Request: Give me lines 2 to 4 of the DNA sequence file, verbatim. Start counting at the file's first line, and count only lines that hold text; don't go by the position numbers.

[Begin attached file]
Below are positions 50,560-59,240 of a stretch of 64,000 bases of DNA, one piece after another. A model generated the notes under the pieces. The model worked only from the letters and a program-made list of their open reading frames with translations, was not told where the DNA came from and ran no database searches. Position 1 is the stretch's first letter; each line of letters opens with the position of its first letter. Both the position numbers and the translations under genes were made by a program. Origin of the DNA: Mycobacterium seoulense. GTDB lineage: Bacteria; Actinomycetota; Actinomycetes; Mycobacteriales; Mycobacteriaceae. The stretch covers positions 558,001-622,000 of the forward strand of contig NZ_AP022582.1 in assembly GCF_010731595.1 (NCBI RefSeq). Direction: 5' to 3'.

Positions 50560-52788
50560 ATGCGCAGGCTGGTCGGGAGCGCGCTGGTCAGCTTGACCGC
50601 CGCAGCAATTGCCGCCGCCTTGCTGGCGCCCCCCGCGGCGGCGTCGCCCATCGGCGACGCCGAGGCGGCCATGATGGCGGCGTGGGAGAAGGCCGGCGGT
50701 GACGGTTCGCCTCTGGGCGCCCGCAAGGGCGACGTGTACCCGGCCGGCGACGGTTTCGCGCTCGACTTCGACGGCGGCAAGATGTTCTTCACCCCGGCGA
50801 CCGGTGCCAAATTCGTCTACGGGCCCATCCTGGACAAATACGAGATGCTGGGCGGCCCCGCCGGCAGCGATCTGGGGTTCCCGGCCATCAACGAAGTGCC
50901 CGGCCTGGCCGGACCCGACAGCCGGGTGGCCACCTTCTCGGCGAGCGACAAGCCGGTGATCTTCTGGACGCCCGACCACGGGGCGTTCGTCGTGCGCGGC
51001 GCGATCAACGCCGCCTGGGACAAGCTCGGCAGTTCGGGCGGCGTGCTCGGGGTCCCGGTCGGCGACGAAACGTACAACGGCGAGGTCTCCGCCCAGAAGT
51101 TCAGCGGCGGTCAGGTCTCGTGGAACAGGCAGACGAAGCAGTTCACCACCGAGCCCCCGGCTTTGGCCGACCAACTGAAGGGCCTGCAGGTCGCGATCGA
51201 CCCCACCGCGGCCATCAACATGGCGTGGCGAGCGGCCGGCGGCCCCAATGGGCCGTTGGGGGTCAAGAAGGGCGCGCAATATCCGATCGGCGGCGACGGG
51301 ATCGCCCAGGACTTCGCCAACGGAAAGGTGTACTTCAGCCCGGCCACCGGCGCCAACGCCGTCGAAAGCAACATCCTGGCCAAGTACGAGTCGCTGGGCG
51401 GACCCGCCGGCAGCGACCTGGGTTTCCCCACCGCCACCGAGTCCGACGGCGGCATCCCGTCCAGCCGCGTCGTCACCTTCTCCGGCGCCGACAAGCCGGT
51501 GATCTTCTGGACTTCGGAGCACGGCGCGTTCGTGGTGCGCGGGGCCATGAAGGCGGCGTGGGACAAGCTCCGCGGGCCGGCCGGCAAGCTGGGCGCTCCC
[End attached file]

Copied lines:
Positions 50560-52788
50560 ATGCGCAGGCTGGTCGGGAGCGCGCTGGTCAGCTTGACCGC
50601 CGCAGCAATTGCCGCCGCCTTGCTGGCGCCCCCCGCGGCGGCGTCGCCCATCGGCGACGCCGAGGCGGCCATGATGGCGGCGTGGGAGAAGGCCGGCGGT